By FWi staff

PIG producers with incinerators could face the biggest BSE tax yet, if EU legislation designed to curb emissions is implemented.

The NFU estimates 1000 units could be affected with cost of compliance running to 300,000/incinerator.

According to the National Pig Associations website, the new regulations are designed to curb the spread of dioxins, emitted from on-farm incinerators used to dispose of casualty stock.

To comply, incinerators must be fitted with an after-burner to ensure complete combustion at a cost of 30,000-42,000, says NFU environmental consultant Mike Payne.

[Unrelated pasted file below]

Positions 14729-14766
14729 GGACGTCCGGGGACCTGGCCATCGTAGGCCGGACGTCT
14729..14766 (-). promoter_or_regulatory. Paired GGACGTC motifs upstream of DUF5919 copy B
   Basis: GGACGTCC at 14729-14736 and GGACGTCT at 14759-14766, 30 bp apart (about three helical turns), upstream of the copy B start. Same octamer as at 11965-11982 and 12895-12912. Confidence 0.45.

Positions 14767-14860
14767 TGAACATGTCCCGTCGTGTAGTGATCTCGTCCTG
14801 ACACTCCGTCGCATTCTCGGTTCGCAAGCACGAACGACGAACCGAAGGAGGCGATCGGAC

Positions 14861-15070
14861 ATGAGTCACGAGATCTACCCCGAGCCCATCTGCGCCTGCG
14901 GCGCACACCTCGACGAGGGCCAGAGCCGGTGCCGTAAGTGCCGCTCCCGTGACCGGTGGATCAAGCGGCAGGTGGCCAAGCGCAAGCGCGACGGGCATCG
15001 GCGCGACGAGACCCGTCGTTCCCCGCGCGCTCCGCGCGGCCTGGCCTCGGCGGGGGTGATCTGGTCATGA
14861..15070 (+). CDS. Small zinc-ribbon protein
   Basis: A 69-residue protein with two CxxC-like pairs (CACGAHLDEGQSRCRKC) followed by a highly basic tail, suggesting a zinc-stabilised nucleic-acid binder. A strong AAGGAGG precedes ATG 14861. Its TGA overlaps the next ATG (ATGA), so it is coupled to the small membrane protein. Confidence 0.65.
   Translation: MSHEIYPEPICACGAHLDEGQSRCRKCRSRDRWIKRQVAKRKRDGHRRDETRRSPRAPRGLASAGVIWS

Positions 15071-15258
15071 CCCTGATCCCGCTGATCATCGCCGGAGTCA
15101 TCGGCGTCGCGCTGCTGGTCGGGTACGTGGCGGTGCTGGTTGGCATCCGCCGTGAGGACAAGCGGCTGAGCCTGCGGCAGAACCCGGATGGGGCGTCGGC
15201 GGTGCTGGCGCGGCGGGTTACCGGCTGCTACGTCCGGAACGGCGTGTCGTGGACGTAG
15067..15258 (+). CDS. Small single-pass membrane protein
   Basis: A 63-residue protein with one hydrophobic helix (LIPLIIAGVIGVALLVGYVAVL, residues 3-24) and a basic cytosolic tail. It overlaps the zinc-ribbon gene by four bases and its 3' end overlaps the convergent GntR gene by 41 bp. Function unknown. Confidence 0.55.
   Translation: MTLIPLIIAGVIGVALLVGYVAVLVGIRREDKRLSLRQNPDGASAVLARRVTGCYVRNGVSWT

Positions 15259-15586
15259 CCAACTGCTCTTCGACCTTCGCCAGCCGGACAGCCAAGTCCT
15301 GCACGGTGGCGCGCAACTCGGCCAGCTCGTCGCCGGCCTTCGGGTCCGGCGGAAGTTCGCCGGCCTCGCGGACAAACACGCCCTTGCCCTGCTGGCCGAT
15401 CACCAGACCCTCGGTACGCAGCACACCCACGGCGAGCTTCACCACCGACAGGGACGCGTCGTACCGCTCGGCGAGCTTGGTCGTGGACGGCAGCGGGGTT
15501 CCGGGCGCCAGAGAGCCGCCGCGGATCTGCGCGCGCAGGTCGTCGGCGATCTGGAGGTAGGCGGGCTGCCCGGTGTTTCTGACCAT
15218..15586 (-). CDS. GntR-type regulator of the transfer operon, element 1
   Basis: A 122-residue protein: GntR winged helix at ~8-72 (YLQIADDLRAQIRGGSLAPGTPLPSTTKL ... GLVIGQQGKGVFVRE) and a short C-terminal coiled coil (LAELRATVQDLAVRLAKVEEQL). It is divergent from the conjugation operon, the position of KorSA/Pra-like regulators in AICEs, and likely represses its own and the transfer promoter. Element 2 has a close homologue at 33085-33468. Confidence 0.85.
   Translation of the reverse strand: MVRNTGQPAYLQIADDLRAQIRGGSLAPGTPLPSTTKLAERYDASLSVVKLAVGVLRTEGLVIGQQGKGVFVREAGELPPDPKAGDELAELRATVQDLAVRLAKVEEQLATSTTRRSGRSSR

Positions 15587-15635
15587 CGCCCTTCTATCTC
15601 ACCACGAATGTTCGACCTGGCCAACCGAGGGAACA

As after-burners require more fuel, incinerator running costs would increase by 3000-5000/year.

Further costs, associated with using suppression equipment to remove emissions, would bring the total to 300,000/incinerator, he warns.

These costs are simply unsustainable. The UK is a special case in Europe because there is no market for meat and bone meal, meaning casualty carcasses must be incinerated.

We are lobbying for the EU to make an exception for UK low-throughput incinerators, but chances are not good at such a late stage.

It is only two to three months before legislation will be finalised.

A poor regulation impact assessment carried out by Entec, consultants to the DETR, hasnt helped the UKs case, says Mr Payne.

Entec grossly underestimated the number of incinerators used in agriculture.

As Farmers Weekly went to press, a MAFF spokesman said it had made clear to DETR the implications for UK farmers, and the issue would be discussed at the European Commission this week.